out of operation. This allows hospital management to do whatever they need
to with regard to maintenance or testing. No one can believe how easy it is
now,” said Simpson.
The new system is made up of 54 nodes on a 100 percent fiber backbone. A
great deal of planning was done, relative to conduit routes and firewall patching.
The installation used CI (circuit integrity) cable in conduit to provide two-hour
fire NAC (notification appliance circuit) survival with one terminal box in
each fire zone. All wires are labeled, tagged and archived on CAD (computeraided
drawing) files. The result is an amazingly serviceable and expandable
Technology Breakthroughs Expand System Welfare
The E3 Series’ EVAC (emergency voice/alarm communication) capabilities
delivered on one of the project’s most important specifications. Its ability to
provide custom announcements on a zone-by-zone, floor-by-floor basis
assured hospital personnel of a more organized and safe evacuation during
any number of emergency situations. “We can sync audio messages from
multiple sources being outputted by multiple amps and still maintain sync
across the network,” states Aldrich, Gamewell-FCI Project Engineer. “We have
messages stored in nodes near each area they protect so if one or two areas
go into alarm, the messages that those occupants hear come from the nearest
Another breakthrough in the design of today’s fire alarm systems is survivability.
A distributed architecture design allows the E3 Series to continue
operating when portions of the network are severed from the head-end during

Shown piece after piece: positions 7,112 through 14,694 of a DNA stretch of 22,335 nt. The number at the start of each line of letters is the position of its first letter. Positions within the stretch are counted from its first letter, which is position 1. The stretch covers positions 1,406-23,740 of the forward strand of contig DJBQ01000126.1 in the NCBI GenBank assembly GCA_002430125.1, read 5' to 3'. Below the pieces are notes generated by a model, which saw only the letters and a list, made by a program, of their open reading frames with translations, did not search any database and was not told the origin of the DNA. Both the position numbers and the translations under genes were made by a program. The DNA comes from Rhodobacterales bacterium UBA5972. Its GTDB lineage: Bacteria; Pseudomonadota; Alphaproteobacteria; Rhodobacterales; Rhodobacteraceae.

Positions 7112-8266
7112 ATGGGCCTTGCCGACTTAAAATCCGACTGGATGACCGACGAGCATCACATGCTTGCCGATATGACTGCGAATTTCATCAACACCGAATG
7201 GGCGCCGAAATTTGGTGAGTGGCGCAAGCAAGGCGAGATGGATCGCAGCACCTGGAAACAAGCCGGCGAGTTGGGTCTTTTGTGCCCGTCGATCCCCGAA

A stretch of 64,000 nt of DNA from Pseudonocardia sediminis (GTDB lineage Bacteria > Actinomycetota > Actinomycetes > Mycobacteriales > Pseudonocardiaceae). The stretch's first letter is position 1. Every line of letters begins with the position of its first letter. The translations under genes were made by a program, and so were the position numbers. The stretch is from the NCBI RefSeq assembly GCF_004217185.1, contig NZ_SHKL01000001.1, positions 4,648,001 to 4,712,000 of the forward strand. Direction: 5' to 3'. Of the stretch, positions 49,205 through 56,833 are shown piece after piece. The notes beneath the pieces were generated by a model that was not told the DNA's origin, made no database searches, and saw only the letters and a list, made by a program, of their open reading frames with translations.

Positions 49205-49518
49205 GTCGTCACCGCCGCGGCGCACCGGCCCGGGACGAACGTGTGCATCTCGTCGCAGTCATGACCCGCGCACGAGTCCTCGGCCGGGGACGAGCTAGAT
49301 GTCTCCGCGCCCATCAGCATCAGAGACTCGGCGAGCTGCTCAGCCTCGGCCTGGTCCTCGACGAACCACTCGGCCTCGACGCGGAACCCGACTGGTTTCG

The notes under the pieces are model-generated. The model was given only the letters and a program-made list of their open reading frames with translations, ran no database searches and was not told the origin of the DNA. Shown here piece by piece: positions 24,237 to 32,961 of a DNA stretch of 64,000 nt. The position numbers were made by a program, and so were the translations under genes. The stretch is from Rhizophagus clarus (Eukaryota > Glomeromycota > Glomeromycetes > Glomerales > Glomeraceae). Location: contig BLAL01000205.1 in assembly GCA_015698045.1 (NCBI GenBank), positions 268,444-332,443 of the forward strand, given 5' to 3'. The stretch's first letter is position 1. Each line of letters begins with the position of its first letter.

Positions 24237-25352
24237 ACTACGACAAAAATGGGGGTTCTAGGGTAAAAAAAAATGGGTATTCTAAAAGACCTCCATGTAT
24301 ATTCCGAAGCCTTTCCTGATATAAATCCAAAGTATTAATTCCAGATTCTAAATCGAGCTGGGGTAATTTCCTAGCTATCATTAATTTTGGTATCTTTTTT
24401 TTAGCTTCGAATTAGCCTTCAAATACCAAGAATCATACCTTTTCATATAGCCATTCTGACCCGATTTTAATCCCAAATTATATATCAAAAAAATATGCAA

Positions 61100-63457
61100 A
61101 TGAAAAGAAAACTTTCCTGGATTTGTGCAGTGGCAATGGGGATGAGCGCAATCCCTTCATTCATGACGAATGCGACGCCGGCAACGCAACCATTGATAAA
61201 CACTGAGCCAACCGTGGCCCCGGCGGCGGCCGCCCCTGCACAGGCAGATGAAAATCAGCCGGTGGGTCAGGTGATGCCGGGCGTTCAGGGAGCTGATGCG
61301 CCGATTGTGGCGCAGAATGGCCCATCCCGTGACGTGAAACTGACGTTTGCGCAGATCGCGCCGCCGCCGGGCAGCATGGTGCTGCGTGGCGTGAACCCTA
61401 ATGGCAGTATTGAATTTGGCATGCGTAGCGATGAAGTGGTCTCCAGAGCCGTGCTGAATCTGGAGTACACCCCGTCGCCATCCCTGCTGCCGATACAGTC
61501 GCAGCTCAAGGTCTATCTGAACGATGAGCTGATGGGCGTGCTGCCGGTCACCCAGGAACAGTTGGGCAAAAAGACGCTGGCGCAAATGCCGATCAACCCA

a fire or other disaster incident. “I call this a self-correcting, fault-tolerant
system, because if part of the network is severed in one or more places, each
fragment will still perform according to information contained in a node within
that area,” said Aldrich. “And then, once the problem is corrected and the
network restored, the system will synchronize within as little as 4 seconds.”
The use of network technology to transport signals from fire alarm control
center to each NGA (network graphic annunciator) was another important
feature to hospital officials.
The E3 Series’ NGA offers better command and control due to its user-friendly,
intuitive touch screen human interface, which is as easy to use as a common
ATM. In instances where the operator may not be familiar with system
operation, the NGA provides immediate communications and easy-to-follow
instructions through the use of layered menu screens.
High-Speed, Low-Cost Treatment
The E3 Series system features a high-speed data network called ARCnetTM
over which control and sensor data and audio communication travels. With
ARCnet, each pair of wires can be isolated on a node-to-node basis, facilitating
system survivability during catastrophic events.
Behind the St. Joseph’s Hospital Health Center’s E3 Series’ ARCnet data connection
are intelligent SLC (signaling line circuit) controller boards, containing
a 32-bit “reduced instruction set computer” processor. The processors boost
overall reliability during day-to-day use.
Each intelligent interface board provides two SLCs. Each SLC has a potential
capacity of 159 addressable detectors and 159 addressable modules. In
addition, each dual-SLC processor board contains two NACs, a local energy
city box output, auxiliary relay functions and an auxiliary power supply output.
To ensure the system continues operating in a code-compliant manner, the
same intelligent dual-SLC/NAC processor board offers a number of relay outputs,
such as alarm, supervisory and system trouble.
The E3 Series is the first of its kind to offer complete integration using just a
twisted-pair metallic wires or one dual fiber-optic cable. By minimizing the
number of wires installed by ST&A, the new system reduced the overall cost
of on-site labor. Moreover, the installation’s impact on the physical appearance
of buildings throughout the complex was minimal. “There was extensive
work involved with the selection of this system,” said Auwae. “And if we had
to do it all over again, we’d pick the same company and the same system.”